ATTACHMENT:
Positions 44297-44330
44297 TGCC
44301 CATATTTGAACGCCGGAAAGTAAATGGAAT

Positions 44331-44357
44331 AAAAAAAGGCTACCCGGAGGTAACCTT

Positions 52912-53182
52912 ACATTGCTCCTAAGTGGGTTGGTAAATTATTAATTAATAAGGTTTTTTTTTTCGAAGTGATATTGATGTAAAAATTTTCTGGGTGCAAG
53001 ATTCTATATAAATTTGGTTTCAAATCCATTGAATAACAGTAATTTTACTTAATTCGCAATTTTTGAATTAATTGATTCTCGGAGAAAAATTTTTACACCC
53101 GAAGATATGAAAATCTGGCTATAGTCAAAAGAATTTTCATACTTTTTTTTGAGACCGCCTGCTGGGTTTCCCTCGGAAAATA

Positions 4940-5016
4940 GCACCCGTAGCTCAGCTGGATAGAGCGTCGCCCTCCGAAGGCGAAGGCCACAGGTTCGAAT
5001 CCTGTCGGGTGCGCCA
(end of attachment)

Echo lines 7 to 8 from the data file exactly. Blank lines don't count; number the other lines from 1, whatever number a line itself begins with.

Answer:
52912 ACATTGCTCCTAAGTGGGTTGGTAAATTATTAATTAATAAGGTTTTTTTTTTCGAAGTGATATTGATGTAAAAATTTTCTGGGTGCAAG
53001 ATTCTATATAAATTTGGTTTCAAATCCATTGAATAACAGTAATTTTACTTAATTCGCAATTTTTGAATTAATTGATTCTCGGAGAAAAATTTTTACACCC